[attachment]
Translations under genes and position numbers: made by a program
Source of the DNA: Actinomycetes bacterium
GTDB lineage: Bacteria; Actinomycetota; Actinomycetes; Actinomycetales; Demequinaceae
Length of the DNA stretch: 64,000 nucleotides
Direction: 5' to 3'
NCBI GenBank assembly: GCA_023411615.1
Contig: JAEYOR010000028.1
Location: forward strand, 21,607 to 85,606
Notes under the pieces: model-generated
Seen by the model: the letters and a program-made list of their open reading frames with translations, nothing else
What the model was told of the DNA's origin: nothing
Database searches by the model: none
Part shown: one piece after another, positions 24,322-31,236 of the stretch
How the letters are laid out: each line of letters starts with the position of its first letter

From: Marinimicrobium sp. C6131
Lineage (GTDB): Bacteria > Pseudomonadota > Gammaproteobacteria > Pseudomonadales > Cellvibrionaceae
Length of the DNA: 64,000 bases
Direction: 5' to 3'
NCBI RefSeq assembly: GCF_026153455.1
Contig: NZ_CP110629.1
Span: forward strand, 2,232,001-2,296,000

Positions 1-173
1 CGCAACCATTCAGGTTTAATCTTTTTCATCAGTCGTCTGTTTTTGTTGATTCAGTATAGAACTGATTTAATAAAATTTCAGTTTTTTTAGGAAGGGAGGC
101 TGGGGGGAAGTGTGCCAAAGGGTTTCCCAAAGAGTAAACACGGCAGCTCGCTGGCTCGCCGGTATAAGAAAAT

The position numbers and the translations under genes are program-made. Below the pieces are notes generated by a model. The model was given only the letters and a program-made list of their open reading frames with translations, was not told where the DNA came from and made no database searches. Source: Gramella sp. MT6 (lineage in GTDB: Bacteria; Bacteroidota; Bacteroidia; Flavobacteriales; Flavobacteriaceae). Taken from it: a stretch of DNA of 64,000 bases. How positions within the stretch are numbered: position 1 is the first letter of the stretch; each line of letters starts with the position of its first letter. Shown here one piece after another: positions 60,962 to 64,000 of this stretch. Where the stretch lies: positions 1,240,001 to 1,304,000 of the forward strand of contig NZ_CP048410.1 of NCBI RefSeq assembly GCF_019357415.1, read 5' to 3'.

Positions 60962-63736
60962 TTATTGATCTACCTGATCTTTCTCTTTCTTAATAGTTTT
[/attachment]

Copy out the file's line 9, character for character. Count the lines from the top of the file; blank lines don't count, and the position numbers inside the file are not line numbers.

Notes under the pieces: model-generated